media and TV shows, I think it is becoming more exciting and


appealing. I wanted to do i t fall time because I have a passion for


it. I saw the course here and decided I would apply. Some


employers have called for a cut in tuition fees for science and


technology degrees. It would encourage more students to study


the subject because there are a lot of jobs revolving around science.


South-west College has bent over half a million pounds creating


islands dedicated first STEM centre designed to sell the merits of


science and technology. There are a lot of teachers teaching to A-level


standard but, generally, and in certain parts of Europe also, there


hasn't been enough focus on engineering, manufacturing and


product design. Tradition the, we were good and we probably came --


became complacent now we have to get back in there and be the best


The minister Stephen Farry joins us. What about the idea of a fees cut


or a bursary to encourage students to study the subject that will grow


the economy, --? We are making progress. Let me just say first of


all, I recognise that skills are the main driver of the economy here.


We are keen to make - might get the message to investors overseas and


local employers that we are keen to invest in skills. Certainly, during


my term of office, I have bin throw off -- proactive in identifying


where we have skill shortages or mismatches. In terms of STEM


subjects, I increased the number of places in local universities and


they will be in STEM subjects. We have to send the message to the


education system itself and try to encourage students to consider


careers in areas where there will be jobs in the future. We need to


get information into the careers advisory enough. But we are at


least 1000 graduates a short every year so it needs to be tackled this


year? Things take time to turn around. Do we have the time? I am


moving as quickly as I can and being proactive. This year, I set-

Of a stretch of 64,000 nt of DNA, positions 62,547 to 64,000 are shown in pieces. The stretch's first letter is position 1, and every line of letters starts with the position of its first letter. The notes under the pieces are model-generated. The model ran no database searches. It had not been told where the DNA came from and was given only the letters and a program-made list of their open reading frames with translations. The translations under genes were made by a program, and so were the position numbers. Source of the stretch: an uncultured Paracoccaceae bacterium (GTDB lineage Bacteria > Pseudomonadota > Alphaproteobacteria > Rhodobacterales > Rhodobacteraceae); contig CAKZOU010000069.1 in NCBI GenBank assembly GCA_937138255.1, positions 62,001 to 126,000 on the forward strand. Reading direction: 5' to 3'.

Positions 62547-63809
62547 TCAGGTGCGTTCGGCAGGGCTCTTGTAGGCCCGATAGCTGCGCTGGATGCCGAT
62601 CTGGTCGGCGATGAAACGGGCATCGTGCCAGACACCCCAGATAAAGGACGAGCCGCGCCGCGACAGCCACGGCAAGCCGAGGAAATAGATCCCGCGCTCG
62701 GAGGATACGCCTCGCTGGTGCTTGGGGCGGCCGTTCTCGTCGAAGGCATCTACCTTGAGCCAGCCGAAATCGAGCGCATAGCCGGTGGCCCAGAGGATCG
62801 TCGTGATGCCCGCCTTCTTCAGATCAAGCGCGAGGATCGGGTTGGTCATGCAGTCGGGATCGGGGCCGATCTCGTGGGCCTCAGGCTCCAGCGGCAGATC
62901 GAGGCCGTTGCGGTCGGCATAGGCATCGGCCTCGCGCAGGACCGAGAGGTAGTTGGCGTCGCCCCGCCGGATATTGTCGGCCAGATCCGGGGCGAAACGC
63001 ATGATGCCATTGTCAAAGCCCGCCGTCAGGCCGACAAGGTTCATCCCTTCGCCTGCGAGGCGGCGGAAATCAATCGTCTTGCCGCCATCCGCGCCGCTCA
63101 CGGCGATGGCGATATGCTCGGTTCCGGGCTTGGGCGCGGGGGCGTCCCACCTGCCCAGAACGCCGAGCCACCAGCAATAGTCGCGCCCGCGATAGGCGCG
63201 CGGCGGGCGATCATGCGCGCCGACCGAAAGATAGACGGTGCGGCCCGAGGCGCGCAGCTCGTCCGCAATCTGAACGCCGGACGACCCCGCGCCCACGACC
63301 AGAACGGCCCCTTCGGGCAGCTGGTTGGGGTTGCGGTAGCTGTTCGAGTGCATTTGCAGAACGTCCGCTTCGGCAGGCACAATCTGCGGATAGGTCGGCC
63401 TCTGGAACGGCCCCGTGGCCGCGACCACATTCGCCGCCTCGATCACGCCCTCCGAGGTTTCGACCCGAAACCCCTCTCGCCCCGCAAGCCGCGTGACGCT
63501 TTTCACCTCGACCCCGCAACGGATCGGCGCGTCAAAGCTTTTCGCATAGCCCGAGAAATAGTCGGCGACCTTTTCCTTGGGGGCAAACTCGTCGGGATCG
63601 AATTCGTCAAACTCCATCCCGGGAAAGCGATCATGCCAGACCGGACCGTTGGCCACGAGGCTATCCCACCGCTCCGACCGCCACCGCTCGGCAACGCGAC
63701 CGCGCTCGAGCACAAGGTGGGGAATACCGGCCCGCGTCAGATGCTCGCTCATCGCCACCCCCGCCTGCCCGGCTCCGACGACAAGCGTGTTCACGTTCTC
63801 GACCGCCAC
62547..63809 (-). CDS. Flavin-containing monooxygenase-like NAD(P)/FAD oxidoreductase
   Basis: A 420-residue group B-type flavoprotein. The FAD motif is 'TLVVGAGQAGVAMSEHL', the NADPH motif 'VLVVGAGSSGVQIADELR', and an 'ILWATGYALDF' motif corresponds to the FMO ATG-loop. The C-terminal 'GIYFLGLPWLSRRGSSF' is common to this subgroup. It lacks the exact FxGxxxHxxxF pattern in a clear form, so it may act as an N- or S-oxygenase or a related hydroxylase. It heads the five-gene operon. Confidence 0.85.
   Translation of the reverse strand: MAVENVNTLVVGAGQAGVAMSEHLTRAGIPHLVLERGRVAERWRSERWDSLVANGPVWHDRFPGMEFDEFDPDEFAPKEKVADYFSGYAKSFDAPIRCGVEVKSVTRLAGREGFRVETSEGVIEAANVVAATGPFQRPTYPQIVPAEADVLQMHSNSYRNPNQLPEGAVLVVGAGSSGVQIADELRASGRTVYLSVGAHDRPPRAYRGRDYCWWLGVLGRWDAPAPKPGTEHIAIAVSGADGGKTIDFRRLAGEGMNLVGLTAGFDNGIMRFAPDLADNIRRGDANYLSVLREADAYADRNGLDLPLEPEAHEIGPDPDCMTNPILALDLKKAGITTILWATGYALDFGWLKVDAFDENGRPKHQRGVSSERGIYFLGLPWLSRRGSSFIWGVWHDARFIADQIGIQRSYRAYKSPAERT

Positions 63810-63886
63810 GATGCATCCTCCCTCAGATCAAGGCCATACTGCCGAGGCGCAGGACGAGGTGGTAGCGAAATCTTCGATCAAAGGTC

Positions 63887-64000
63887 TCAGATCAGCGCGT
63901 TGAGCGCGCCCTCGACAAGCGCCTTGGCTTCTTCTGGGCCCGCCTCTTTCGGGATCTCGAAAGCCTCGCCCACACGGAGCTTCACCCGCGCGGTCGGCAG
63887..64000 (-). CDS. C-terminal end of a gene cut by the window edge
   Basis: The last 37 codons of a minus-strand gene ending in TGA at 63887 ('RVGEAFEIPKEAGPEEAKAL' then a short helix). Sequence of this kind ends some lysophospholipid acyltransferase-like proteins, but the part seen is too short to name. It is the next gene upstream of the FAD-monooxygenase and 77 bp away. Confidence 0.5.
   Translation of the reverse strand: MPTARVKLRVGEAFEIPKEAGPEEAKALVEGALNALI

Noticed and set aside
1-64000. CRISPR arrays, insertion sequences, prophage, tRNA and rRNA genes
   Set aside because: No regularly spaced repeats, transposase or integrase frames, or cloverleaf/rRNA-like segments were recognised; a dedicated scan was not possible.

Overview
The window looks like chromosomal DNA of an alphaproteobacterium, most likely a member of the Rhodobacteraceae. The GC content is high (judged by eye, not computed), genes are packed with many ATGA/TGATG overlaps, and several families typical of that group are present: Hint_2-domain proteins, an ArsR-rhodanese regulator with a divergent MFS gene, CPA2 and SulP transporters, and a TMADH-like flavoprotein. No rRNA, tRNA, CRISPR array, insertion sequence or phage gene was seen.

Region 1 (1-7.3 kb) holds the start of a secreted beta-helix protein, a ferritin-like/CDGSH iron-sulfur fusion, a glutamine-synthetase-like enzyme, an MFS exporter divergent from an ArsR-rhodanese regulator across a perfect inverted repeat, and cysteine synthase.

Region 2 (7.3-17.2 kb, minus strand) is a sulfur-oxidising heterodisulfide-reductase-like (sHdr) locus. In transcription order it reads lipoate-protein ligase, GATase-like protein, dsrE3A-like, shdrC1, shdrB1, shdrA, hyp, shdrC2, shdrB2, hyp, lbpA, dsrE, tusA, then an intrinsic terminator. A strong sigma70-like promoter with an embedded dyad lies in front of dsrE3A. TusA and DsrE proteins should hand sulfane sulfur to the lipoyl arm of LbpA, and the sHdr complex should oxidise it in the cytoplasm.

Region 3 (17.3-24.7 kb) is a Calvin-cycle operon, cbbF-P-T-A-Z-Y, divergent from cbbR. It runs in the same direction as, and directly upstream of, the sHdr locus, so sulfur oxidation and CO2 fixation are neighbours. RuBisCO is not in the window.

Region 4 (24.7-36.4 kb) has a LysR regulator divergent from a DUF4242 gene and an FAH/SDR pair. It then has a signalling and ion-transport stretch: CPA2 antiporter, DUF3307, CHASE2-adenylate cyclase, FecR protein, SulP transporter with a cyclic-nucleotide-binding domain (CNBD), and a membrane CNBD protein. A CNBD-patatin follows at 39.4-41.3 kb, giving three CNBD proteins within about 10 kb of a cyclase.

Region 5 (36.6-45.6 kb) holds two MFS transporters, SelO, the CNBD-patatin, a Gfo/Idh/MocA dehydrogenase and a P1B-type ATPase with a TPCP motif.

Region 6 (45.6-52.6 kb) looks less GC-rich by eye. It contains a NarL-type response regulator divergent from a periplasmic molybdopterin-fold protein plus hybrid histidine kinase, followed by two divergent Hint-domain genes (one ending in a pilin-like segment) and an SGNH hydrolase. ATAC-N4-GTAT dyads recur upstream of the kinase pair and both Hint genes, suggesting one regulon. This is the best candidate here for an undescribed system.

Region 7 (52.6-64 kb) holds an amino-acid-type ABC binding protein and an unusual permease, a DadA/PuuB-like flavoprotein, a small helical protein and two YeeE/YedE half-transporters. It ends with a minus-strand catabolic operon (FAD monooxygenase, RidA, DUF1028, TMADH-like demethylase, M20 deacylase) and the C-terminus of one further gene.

up and ICT working group. I was listening to voices coming through


from employers and we are bringing key players around the table,


including universities and the further education sector to see


what actions we can take to turn around what we are doing in terms


of the ICT sector. We have a strong base already and there are


indications we can do more. I am very much up for seizing the


opportunity. Some people might argue there is very little action.


While everyone is talking about the short, medium and long-term,


companies invest elsewhere. Companies are still coming in. The


New York Stock Exchange has come in. More companies are interested in


coming. We have really qualified people and that is why companies


looked to come here so we are not failing in that regard. The key


issue is what we can do more of to seize the opportunity. I have


commissioned research showing what other specific skill needs we have


to invest in to take advantage of lower corporation tax. Bill


McGuinness, one government adviser and a successful businessman, says


beat skills shortage issue is as important to our economy as a cut


in corporation tax. The two going harmony. The corporation tax it


looks at the demand side. Equally, it doesn't happen in a vacuum and


we have to invest in the driver's of the economy. Skills and research


and development, for example. have almost been in post for a year.


What has changed in that time and is this necessarily a criticism of


the Department? Of things to slow? No. We have a department that is


singularly focused on skills. We invest in more places in terms of


universities, we listen to employers and take action in terms


of what has to happen in the ICT sector. Also we prioritise tourism


as a priority scale. There are opportunities we have their for the


rest of the decade. As a department, and given the size of Northern


Ireland, we have the opportunity to be flexible and responsive. They


cut in fees would be a straight forward weight to incentive vies


students into proper degrees that really matter? We have cut fees and


we have the lowest fees in the UK. We have sent a clear message we


want people to participate in higher education and that doesn't


just mean University but things like level for apprenticeships. In


ICT, we need graduates and people with more and more high-level


skills across a broad spectrum in higher-education and


apprenticeships -- further education. Apprenticeships are


potentially disappearing. How do you think it will be desired -


might divided up? There are important challenges out there. The


core message to the future has to be to maintain a sale bit -- single


skills narrative here. If we fragment our skills. Like putting


off apprenticeships, we will seriously undermine our skills are


offering and send a negative message. Should we merge to


departments and have one department for the economy? We are open for a


proper rationalisation. A single department of the economy makes


sense. We have to make sure we get there in a proper way that works